Call-broadcast surveys are frequently used to elicit responses of secretive marsh birds and produce greater detection rates than passive surveys. However, little is known about how detection rates of birds from these surveys differ by season and time of day. We conducted call-broadcast surveys for eight focal species at 56 wetlands throughout Iowa from 15 May–13 June 2010 (early season) and from 15 June–10 July 2010 (late season). Our focal species were Pied-billed Grebe (Podilymbus podiceps), American Bittern (Botaurus lentiginosus), Least Bittern (Ixobrychus exilis), King Rail (Rallus elegans), Virginia Rail (Rallus limicola), Sora (Porzana carolina), Common Gallinule (Gallinula ...


Disease And Predation: Sorting Out Causes Of A Bighorn Sheep (Ovis Canadensis) Decline, Joshua B. Smith, Jonathan A. Jenks, Troy W. Grovenburg, Robert W. Klaver Feb 2014

Disease And Predation: Sorting Out Causes Of A Bighorn Sheep (Ovis Canadensis) Decline, Joshua B. Smith, Jonathan A. Jenks, Troy W. Grovenburg, Robert W. Klaver

Natural Resource Ecology and Management Publications

Estimating survival and documenting causes and timing of mortality events in neonate bighorn sheep (Ovis canadensis) improves understanding of population ecology and factors influencing recruitment. During 2010–2012, we captured and radiocollared 74 neonates in the Black Hills, South Dakota, of which 95% (70) died before 52 weeks of age. Pneumonia (36%) was the leading cause of mortality followed by predation (30%). We used known fate analysis in Program MARK to estimate weekly survival rates and investigate the influence of intrinsic variables on 52-week survival. Model {S1 wk, 2–8 wks, >8 wks} had the lowest AICc (Akaike’s ...


Forest Recovery Patterns In Response To Divergent Disturbance Regimes In The Border Lakes Region Of Minnesota (Usa) And Ontario (Canada), Brian R. Sturtevant, Brian R. Miranda, Peter T. Wolter, Patrick M. A. James, Marie-Josée Fortin, Philip A. Townsend Feb 2014

Forest Recovery Patterns In Response To Divergent Disturbance Regimes In The Border Lakes Region Of Minnesota (Usa) And Ontario (Canada), Brian R. Sturtevant, Brian R. Miranda, Peter T. Wolter, Patrick M. A. James, Marie-Josée Fortin, Philip A. Townsend

Natural Resource Ecology and Management Publications

The persistence of landscape-scale disturbance legacies in forested ecosystems depends in part on the nature and strength of feedback among disturbances, their effects, and subsequent recovery processes such as tree regeneration and canopy closure. We investigated factors affecting forest recovery rates over a 25-year time period in a large (6 million ha) landscape where geopolitical boundaries have resulted in important land management legacies (managed forests of Minnesota, USA; managed forests of Ontario, Canada; and a large unmanaged wilderness). Stand-replacing disturbance regimes were quantified across management zones, both inside and outside a central ecoregion, using a time series of classified land ...


Prairie Strips: Bringing Biodiversity, Improved Water Quality, And Soil Protection To Agriculture, Lisa A. Schulte Moore Jan 2014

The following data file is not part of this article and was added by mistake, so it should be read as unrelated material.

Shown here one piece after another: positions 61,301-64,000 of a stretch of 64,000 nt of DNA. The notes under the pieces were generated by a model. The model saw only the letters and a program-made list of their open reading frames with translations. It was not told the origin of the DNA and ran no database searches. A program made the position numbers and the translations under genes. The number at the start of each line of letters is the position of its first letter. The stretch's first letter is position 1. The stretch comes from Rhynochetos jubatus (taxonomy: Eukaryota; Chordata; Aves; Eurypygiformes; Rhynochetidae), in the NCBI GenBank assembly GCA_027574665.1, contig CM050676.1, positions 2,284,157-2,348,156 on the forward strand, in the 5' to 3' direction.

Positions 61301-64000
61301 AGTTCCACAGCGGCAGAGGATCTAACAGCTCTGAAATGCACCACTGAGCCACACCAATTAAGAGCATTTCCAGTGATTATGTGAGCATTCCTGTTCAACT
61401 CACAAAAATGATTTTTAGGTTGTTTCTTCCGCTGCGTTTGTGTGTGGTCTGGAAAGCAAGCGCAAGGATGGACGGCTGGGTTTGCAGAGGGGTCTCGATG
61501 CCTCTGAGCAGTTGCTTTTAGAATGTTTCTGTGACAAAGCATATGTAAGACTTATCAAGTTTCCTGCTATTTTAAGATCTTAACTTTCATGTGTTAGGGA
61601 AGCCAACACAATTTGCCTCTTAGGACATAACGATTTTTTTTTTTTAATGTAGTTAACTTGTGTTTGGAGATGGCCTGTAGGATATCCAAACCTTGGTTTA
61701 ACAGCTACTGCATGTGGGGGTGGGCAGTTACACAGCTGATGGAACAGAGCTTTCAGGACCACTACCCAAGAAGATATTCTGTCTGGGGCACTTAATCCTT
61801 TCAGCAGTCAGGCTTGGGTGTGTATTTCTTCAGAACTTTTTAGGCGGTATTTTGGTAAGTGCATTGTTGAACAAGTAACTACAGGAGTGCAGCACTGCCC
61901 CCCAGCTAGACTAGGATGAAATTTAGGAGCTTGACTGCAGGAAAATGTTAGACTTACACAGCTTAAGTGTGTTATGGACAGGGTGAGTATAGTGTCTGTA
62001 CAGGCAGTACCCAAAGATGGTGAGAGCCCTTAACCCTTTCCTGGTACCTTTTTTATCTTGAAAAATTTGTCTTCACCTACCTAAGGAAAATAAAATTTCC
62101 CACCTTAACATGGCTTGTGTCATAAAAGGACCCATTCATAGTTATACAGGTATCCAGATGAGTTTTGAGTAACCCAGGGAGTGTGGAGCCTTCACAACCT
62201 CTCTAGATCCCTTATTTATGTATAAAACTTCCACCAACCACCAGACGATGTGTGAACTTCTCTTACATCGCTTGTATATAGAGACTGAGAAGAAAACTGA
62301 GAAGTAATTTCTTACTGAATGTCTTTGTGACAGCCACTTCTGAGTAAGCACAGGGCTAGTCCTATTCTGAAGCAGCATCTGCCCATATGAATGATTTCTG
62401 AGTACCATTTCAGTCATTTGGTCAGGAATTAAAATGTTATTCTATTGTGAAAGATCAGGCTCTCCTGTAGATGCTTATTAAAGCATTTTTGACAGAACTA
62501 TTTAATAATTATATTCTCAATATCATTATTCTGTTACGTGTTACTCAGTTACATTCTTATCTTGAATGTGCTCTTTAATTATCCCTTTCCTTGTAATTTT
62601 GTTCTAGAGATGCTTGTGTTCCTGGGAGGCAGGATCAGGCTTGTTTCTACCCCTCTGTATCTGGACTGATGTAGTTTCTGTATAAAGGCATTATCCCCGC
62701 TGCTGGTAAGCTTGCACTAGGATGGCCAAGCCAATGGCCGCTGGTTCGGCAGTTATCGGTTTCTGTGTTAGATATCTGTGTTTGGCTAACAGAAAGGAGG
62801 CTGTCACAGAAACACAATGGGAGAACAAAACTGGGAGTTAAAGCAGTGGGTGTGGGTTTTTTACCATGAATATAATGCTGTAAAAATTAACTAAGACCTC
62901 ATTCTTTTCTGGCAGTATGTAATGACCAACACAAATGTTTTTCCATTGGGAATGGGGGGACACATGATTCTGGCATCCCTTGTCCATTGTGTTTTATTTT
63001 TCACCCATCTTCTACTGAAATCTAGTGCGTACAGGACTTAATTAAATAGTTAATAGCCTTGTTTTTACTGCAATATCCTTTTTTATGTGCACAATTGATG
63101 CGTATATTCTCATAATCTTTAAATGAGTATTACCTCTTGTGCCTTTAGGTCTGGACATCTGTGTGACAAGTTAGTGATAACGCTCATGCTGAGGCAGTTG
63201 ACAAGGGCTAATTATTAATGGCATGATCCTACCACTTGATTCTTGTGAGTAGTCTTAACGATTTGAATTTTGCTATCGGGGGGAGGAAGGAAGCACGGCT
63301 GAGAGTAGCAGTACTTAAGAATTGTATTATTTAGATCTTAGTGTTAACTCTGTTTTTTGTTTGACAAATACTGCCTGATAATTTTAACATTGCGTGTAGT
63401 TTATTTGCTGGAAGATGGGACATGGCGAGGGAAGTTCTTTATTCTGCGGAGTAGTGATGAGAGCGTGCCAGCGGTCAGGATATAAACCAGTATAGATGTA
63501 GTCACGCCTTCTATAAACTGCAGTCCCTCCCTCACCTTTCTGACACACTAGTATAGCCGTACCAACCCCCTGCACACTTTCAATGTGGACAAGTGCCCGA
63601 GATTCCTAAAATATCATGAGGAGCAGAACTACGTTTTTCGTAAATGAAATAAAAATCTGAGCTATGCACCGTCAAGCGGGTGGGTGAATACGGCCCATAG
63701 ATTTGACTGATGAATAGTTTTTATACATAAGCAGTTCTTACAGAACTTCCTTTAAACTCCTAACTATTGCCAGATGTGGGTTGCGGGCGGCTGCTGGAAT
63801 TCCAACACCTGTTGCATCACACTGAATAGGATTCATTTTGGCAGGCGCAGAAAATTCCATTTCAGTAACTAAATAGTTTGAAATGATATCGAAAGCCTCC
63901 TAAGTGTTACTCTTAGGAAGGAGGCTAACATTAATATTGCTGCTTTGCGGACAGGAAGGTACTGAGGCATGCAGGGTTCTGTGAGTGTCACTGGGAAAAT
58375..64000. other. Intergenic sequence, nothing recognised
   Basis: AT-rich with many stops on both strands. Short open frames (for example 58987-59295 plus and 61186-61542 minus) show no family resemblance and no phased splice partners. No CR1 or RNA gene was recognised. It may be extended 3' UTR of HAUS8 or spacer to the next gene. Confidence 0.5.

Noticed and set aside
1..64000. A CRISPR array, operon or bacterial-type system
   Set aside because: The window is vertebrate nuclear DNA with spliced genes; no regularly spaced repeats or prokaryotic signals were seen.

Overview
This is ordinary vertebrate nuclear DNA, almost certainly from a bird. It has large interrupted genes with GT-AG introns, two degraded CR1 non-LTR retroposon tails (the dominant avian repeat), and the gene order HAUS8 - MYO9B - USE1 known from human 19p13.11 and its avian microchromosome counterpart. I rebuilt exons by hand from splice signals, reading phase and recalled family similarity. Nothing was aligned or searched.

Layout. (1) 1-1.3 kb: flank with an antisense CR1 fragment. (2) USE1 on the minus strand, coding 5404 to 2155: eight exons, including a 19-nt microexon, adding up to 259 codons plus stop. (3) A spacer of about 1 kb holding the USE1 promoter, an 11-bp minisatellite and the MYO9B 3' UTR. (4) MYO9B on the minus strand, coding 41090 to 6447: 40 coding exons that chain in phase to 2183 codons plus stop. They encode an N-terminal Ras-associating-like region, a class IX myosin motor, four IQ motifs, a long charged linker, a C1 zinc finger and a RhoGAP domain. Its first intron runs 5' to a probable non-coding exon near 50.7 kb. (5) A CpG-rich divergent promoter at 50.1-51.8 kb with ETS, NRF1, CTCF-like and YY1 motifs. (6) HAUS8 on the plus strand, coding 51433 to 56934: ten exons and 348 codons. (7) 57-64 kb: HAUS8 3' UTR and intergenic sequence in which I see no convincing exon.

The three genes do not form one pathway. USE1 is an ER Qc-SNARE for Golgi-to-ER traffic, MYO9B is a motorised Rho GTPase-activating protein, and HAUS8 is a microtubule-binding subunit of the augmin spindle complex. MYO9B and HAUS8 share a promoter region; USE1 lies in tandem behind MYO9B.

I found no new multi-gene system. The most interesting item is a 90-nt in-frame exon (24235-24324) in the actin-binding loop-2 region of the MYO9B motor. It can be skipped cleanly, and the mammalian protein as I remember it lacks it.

Prairie Strips: Bringing Biodiversity, Improved Water Quality, And Soil Protection To Agriculture, Lisa A. Schulte Moore

Natural Resource Ecology and Management Publications

The motivation for expanding the basket of goods that Midwestern farms produce is strong. While our current agricultural system achieves record productivity in crops and livestock, it is also associated with serious environmental shortcomings, including declines in water quality and biodiversity, increased flooding and greenhouse gas emissions, and even degradation of the foundation of agricultural productivity: the soil.


Historical Changes In Fish Assemblage Structure In Midwestern Nonwadeable Rivers, Timothy Parks, Michael C. Quist, Clay L. Pierce Jan 2014

Historical Changes In Fish Assemblage Structure In Midwestern Nonwadeable Rivers, Timothy Parks, Michael C. Quist, Clay L. Pierce

Natural Resource Ecology and Management Publications

Historical change in fish assemblage structure was evaluated in the mainstems of the Des Moines, Iowa, Cedar, Wapsipinicon, and Maquoketa rivers, in Iowa. Fish occurrence data were compared in each river between historical and recent time periods to characterize temporal changes among 126 species distributions and assess spatiotemporal patterns in faunal similarity. A resampling procedure was used to estimate species occurrences in rivers during each assessment period and changes in species occurrence were summarized. Spatiotemporal shifts in species composition were analyzed at the river and river section scale using cluster analysis, pairwise Jaccard's dissimilarities, and analysis of multivariate beta ...


Incorporating Detection Probability Into Northern Great Plains Pronghorn Population Estimates, Christopher N. Jacques, Jonathan A. Jenks, Troy W. Grovenburg, Robert W. Klaver, Christopher S. Deperno Jan 2014

Incorporating Detection Probability Into Northern Great Plains Pronghorn Population Estimates, Christopher N. Jacques, Jonathan A. Jenks, Troy W. Grovenburg, Robert W. Klaver, Christopher S. Deperno

Natural Resource Ecology and Management Publications

Pronghorn (Antilocapra americana) abundances commonly are estimated using fixed-wing surveys, but these estimates are likely to be negatively biased because of violations of key assumptions underpinning line-transect methodology. Reducing bias and improving precision of abundance estimates through use of detection probability and mark-resight models may allow for more responsive pronghorn management actions. Given their potential application in population estimation, we evaluated detection probability and mark-resight models for use in estimating pronghorn population abundance. We used logistic regression to quantify probabilities that detecting pronghorn might be influenced by group size, animal activity, percent vegetation, cover type, and topography. We estimated pronghorn ...